PAN M 360 :  That makes me even more excited for this concert. Piazzolla’s music and its unique instrumentation are fascinating. It seems his compositions lend themselves to some flexibility with the arrangements? 

Juan Sebastian Delgado : Yes, similar to Bach, his pieces are arranged in numerous ways. For example, we use cello and marimba, which is rather unique.

Krystina Marcoux : : This flexibility is partly due to its jazz influence. He trusted his musicians and generally worked with the same instrumentalists for years, a bit like a jazz musician, to the point where a range of musical elements come from the musicians rather than the score.

Juan Sebastian Delgado : Exactly. To understand his music fully, you should listen to recordings of Piazzolla performing with his musicians. Their phrasing and style are exceptional.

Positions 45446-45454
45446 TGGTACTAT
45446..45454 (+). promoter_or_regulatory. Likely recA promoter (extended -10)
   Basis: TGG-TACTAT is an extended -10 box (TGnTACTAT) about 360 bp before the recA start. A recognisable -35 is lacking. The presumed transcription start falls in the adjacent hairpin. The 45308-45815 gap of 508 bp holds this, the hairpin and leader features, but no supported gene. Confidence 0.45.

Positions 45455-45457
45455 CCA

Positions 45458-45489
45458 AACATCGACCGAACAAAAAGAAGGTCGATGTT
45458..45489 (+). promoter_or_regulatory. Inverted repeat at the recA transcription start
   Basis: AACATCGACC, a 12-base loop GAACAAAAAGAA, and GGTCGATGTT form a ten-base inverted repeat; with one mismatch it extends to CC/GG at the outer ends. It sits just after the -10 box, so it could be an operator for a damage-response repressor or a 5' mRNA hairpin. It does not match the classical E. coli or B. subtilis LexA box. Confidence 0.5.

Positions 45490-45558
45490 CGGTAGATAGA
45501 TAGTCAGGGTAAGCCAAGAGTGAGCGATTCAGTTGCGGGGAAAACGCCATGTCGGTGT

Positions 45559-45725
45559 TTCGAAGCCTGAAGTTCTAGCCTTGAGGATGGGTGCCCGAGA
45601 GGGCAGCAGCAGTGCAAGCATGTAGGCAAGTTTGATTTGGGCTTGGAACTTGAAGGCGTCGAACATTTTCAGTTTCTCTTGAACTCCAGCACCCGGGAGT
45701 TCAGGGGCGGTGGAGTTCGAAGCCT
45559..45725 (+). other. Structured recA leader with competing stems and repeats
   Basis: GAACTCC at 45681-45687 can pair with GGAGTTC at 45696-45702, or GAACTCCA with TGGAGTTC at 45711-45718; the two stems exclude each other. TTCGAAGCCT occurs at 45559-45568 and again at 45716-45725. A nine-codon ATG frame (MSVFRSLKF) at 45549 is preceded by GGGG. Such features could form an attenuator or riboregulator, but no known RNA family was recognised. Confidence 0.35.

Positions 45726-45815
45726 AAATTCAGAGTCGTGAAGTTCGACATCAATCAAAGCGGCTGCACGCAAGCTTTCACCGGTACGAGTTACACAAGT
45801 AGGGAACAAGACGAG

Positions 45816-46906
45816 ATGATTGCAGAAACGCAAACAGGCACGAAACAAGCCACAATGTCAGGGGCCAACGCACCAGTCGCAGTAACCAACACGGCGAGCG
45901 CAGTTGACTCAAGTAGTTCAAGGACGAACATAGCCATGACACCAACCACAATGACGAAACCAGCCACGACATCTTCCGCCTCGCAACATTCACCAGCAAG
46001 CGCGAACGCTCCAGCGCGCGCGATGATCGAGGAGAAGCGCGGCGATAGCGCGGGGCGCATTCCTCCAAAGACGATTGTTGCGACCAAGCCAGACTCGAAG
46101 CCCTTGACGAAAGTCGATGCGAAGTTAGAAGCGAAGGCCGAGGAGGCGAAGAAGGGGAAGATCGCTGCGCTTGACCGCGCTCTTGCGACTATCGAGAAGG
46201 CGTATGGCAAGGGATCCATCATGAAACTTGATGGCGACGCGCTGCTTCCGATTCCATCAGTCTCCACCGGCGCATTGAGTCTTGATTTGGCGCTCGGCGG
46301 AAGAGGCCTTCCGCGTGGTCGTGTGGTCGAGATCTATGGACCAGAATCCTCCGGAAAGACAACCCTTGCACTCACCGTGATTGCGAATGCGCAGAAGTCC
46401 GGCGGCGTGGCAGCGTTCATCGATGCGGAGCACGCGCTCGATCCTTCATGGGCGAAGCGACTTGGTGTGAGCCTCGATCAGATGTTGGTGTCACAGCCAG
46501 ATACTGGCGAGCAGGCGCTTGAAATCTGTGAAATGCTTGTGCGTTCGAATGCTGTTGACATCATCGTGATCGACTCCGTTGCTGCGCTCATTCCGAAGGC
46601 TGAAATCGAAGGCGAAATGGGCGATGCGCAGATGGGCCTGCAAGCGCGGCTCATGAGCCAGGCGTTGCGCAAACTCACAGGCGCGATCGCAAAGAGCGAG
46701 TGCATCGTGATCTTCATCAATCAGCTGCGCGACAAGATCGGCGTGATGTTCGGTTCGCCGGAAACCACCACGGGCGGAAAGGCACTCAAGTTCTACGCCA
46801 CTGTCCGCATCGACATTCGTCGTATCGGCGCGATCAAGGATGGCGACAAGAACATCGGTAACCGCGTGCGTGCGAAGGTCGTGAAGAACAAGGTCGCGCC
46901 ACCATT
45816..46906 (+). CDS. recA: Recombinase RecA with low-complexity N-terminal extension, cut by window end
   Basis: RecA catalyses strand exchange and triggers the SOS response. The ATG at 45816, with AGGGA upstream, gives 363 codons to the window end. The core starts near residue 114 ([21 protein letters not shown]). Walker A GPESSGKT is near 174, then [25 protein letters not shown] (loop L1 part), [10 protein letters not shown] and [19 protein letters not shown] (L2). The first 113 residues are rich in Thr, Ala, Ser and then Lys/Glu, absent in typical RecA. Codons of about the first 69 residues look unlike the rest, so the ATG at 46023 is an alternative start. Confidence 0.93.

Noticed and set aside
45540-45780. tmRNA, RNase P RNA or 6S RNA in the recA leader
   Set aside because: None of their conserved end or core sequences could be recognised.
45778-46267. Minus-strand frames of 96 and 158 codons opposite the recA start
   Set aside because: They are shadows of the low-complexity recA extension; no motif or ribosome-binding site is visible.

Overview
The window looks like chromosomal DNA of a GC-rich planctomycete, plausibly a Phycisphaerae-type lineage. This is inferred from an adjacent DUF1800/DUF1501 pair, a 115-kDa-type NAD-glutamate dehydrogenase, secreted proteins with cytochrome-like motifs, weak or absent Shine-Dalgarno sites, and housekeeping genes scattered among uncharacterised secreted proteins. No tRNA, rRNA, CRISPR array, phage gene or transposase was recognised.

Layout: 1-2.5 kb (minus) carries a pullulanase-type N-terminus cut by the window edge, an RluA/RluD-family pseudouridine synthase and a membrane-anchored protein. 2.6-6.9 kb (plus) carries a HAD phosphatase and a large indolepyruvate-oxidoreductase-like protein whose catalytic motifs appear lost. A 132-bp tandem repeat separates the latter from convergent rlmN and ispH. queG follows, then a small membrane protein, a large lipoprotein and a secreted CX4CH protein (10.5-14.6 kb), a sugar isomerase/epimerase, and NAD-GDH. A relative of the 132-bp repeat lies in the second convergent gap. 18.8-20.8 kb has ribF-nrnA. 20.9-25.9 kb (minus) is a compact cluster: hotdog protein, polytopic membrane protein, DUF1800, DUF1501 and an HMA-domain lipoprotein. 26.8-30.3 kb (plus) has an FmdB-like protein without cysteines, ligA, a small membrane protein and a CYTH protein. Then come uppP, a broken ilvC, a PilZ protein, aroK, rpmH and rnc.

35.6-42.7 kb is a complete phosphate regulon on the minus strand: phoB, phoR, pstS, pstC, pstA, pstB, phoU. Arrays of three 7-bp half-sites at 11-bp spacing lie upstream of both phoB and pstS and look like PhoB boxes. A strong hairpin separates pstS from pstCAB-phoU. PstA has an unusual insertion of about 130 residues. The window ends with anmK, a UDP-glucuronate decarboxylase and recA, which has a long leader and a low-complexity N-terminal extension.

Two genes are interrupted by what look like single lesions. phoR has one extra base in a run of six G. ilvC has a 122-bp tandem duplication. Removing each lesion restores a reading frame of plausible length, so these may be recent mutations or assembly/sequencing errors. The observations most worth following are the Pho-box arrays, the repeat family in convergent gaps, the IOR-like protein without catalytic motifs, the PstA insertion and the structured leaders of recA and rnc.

PAN M 360 :  How does the marimba fit into the program?

Krystina Marcoux : Piazzolla didn’t necessarily write for the marimba, but he wrote for the vibraphone, collaborating with musicians like Gary Burton. They even recorded an album together.

Juan Sebastian Delgado : Absolutely, it’s worth checking out. We’re also including a piece by Gerry Mulligan, who recorded with Piazzolla.

PAN M 360 : Both Mulligan and Burton are legends in the jazz world.

Juan Sebastian Delgado : Yes, and they both brought something unique to Piazzolla’s music. In the album notes, Burton mentioned he was initially intimidated, but Piazzolla reassured him to just play. 

Krystina Marcoux : In our arrangements, the marimba often plays parts originally written for the violin. But it’s not always the case, we mix things up a lot, shifting roles between instruments.

Juan Sebastian Delgado : Yes, and John Roney, our pianist, is a big part of this program. He’s an example of a musician who is able to inhabit both the classical and jazz worlds simultaneously. He will be improvising on a Gershwin piece. It’s fantastic.